Radio's Impact on Public Spending
AbstractIf informed voters receive favorable policies, then the invention of a new mass medium may affect government policies since it affects who is informed and who is not. These ideas are developed in a voting model. The model forms the basis for an empirical investigation of a major New Deal relief program implemented in the middle of the expansion period of radio. The main empirical finding is that U. S. counties with many radio listeners received more relief funds. More funds were allocated to poor counties with high unemployment, but controlling for these and other variables, the effects of radio are large and highly significant. © 2004 the President and Fellows of Harvard College and the Massachusetts Institute of Technology
Download InfoIf you experience problems downloading a file, check if you have the proper application to view it first. In case of further problems read the IDEAS help page. Note that these files are not on the IDEAS site. Please be patient as the files may be large.
As the access to this document is restricted, you may want to look for a different version under "Related research" (further below) or search for a different version of it.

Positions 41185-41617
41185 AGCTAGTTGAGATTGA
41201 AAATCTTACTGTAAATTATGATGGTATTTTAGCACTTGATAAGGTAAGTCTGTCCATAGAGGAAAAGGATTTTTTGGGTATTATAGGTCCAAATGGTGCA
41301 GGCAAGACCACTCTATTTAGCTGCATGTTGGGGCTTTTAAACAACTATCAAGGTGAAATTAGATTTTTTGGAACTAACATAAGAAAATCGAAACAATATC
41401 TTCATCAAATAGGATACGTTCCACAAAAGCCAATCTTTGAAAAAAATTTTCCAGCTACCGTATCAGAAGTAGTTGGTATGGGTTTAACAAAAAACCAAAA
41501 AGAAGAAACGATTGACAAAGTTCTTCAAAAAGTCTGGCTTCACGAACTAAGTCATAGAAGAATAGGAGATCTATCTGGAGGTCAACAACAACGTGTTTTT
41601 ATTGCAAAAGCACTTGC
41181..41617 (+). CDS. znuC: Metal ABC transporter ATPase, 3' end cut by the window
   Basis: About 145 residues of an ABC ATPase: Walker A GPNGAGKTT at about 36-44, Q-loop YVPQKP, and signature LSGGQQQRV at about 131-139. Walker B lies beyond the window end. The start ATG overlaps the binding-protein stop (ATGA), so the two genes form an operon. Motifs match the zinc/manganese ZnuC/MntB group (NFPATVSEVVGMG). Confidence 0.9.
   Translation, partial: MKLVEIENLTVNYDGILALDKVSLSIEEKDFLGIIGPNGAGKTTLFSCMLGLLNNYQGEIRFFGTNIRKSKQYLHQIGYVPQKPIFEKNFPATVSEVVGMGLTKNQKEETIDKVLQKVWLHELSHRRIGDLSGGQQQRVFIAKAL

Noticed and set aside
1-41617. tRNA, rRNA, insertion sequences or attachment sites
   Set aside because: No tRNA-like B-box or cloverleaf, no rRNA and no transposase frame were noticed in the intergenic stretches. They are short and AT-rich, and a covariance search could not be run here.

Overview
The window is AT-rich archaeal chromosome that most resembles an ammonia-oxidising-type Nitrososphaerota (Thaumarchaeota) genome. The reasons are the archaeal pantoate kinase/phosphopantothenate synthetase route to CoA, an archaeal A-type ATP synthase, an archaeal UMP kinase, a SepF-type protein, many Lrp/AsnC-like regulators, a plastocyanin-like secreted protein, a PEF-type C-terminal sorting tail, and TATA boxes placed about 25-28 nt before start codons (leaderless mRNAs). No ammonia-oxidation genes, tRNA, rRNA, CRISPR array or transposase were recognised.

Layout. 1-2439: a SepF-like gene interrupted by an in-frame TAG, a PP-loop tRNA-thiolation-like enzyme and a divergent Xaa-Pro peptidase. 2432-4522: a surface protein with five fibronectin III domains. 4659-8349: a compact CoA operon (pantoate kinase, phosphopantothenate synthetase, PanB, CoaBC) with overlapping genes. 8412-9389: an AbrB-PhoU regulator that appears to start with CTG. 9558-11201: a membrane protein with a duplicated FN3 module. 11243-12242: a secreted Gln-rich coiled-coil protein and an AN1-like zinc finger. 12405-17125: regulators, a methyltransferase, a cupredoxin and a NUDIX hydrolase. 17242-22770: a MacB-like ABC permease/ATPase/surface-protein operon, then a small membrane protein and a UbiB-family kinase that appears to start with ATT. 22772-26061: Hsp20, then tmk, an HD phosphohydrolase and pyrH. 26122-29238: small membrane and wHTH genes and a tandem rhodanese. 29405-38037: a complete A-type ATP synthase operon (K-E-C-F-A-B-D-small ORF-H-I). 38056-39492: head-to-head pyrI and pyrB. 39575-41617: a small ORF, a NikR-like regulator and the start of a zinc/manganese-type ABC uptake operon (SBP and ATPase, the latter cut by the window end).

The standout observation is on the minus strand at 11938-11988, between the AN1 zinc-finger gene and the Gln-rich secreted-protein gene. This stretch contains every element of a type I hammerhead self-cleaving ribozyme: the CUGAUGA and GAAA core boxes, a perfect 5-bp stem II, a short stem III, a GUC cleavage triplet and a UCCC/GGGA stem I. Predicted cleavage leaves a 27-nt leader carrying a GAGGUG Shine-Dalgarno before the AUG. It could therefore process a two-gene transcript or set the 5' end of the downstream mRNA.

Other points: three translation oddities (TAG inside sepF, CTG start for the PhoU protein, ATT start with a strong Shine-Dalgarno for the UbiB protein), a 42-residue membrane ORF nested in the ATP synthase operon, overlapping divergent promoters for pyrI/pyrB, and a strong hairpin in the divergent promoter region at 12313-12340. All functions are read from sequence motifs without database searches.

Bibliographic InfoArticle provided by MIT Press in its journal The Quarterly Journal of Economics.
Volume (Year): 119 (2004)
Issue (Month): 1 (February)
Contact details of provider:
Web page: http://mitpress.mit.edu/journals/
You can help add them by filling out this form.
CitEc Project, subscribe to its RSS feed for this item.
This item has more than 25 citations. To prevent cluttering this page, these citations are listed on a separate page. reading list or among the top items on IDEAS.Access and download statisticsgeneral information about how to correct material in RePEc.
For technical questions regarding this item, or to correct its authors, title, abstract, bibliographic or download information, contact: (Karie Kirkpatrick).
If references are entirely missing, you can add them using this form.